3.  Are they coachable? Do they have the ability to learn?

I’m not talking about the kind of knowledge that you get in school. For the successful health club salesperson, the ability to learn means the ability to evaluate a situation, and then to modify or make adjustments in the way they do things as a result.  Can they think quickly on their feet?

In today’s health club environment, there are a number of areas in which a good salesperson must continually be inquiring, learning, and changing their behavior.

The first of these…are their personal sales skills. Health Club sales is an area of endeavor where a person is never as good as they could be. There is always some skill that can be learned or improved upon. The successful health club salesperson never considers themselves to have arrived, but is constantly looking for ways to refine and improve their sales skills. It’s a continuous learning process.

The health club salesperson must learn how to change their behavior to meet the needs, drives, and personalities of the club guests and members. The successful health club salesperson is a chameleon. They change their behavior and, to some extent, their personality, to meet the ways in which different guests and members need for them to behave.

4. Do they have the ability to build positive relationships? Do they have a winning attitude?

The successful health club salesperson is the individual who can quickly build trusting relationships with all sorts of people in the community and inside the club. That requires empathy, the ability to listen, perceptiveness, and the ability to mold themselves into the kind of person the prospect and club member needs.

Those are relationship-building skills. And the most successful health club salespeople are relationship builders.

5.  Do they have a self-image of success?  Do they see themselves capturing every sale?

People tend to live up to their image of themselves. We all understand that.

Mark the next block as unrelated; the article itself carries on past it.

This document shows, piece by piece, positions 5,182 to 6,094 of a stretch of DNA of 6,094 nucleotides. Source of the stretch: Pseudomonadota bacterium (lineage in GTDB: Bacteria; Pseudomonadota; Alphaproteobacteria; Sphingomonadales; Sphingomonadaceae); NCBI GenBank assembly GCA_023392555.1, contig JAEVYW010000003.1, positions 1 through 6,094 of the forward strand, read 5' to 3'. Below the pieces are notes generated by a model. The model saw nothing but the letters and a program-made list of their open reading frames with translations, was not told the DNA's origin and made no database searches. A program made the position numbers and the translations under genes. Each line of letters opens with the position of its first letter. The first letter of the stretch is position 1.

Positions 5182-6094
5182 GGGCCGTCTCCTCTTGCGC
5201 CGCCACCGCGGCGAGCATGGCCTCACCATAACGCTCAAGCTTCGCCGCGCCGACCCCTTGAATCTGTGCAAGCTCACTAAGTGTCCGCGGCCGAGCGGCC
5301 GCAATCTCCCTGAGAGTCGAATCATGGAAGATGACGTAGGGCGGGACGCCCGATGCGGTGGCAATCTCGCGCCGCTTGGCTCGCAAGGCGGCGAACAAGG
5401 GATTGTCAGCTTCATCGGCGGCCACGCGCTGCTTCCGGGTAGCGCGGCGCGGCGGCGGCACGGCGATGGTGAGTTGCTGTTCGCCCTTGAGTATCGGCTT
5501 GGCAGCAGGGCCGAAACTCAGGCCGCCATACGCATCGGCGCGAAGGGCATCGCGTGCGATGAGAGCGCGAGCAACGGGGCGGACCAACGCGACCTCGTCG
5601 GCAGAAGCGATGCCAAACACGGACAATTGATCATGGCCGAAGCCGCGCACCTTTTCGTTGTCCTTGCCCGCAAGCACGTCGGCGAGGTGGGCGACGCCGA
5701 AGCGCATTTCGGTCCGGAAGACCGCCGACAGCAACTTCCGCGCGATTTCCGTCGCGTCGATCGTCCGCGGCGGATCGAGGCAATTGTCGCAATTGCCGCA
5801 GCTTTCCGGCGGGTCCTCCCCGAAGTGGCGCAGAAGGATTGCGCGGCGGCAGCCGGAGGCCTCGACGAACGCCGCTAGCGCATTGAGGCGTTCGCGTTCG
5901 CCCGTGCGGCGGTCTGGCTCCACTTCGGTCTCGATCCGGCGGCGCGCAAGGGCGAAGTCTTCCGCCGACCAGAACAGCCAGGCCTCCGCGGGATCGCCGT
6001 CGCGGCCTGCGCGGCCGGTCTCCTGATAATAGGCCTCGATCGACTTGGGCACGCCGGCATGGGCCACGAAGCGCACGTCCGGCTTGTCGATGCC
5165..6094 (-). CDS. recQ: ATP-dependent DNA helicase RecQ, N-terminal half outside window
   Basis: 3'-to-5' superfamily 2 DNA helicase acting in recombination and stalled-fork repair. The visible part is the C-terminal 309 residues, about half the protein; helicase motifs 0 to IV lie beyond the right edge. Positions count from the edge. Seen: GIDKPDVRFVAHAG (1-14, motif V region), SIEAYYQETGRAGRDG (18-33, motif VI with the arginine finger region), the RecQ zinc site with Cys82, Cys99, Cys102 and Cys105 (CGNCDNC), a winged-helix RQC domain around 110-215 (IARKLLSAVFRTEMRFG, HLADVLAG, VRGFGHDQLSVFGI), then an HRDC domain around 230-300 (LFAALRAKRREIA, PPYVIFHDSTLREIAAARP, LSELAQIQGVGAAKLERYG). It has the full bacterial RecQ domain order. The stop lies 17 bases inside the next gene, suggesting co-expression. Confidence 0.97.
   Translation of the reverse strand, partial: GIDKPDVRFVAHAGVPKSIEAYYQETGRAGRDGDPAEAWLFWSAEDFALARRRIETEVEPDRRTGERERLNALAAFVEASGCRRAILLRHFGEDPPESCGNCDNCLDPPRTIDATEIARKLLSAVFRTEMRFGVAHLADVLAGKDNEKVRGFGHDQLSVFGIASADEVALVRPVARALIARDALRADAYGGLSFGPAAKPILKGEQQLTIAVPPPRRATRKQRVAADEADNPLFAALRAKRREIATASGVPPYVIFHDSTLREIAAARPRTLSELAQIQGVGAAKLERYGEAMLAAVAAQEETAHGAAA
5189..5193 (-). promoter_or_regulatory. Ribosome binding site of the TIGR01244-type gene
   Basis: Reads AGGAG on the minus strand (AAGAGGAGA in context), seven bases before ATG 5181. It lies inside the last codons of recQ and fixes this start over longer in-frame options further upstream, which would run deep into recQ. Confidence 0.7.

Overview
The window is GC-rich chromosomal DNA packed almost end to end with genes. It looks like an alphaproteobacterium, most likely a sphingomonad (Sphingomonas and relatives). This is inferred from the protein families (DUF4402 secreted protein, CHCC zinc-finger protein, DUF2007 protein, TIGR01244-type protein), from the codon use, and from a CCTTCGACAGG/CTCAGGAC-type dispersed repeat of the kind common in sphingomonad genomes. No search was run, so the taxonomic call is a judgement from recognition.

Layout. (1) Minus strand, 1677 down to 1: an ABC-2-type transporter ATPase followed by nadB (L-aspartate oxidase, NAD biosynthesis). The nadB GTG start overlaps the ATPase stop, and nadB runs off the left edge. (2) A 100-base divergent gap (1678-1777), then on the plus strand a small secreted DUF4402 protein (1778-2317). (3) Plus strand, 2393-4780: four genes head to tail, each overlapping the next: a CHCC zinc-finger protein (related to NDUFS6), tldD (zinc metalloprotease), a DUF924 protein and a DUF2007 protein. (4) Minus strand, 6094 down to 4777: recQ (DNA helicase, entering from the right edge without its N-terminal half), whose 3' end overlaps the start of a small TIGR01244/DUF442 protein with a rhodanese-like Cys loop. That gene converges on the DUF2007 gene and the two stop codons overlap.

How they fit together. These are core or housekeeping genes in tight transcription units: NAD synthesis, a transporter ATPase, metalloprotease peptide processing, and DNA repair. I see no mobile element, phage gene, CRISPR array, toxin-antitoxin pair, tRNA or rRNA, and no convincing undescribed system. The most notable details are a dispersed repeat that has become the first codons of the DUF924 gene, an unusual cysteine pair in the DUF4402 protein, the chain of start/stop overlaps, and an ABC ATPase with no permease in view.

Every one of us can think of people in our own lives who have lots of ability and potential, but who never live up to that potential because of their poor self-image.

Somewhere, they developed a poor self-image, and began to think of themselves as incompetent, unable, or unworthy.

6.  Do they really want to be in sales?  What is their personal motivation?

The best health club salespeople all have within them a drive to excel, to be the best.  They have a desire to persuade others.  They have a desire… to get you to see their way of thinking.

It’s that internal motivation that drives all the other qualities of the superstar salesperson. And that drive to succeed is far more powerful than any of the other qualities. Given a strong internal motivation, sooner or later the health club salesperson that is driven to success will succeed. It’s only a matter of time.

Now, add that internal drive, with an ability to learn, an image of success and achievement, a high energy level, personal integrity, and add the ability to create strong business relationships, and you have the ingredients of a superstar health club salesperson.

And should you find a salesperson like this, get ready, because they will make your health club the most interesting it has been in a long time…and, oh by the way, profitable.

Now, go find that health club superstar.

Jim Thomas is the founder and president of Fitness Management USA Inc., a management consulting and turnaround firm specializing in the fitness and health club industry. With more than 25 years of experience owning, operating and managing clubs of all sizes, Thomas lectures and delivers seminars and workshops across the country on the practical skills required to successfully build teamwork and market fitness programs and products. Visit his Web site at: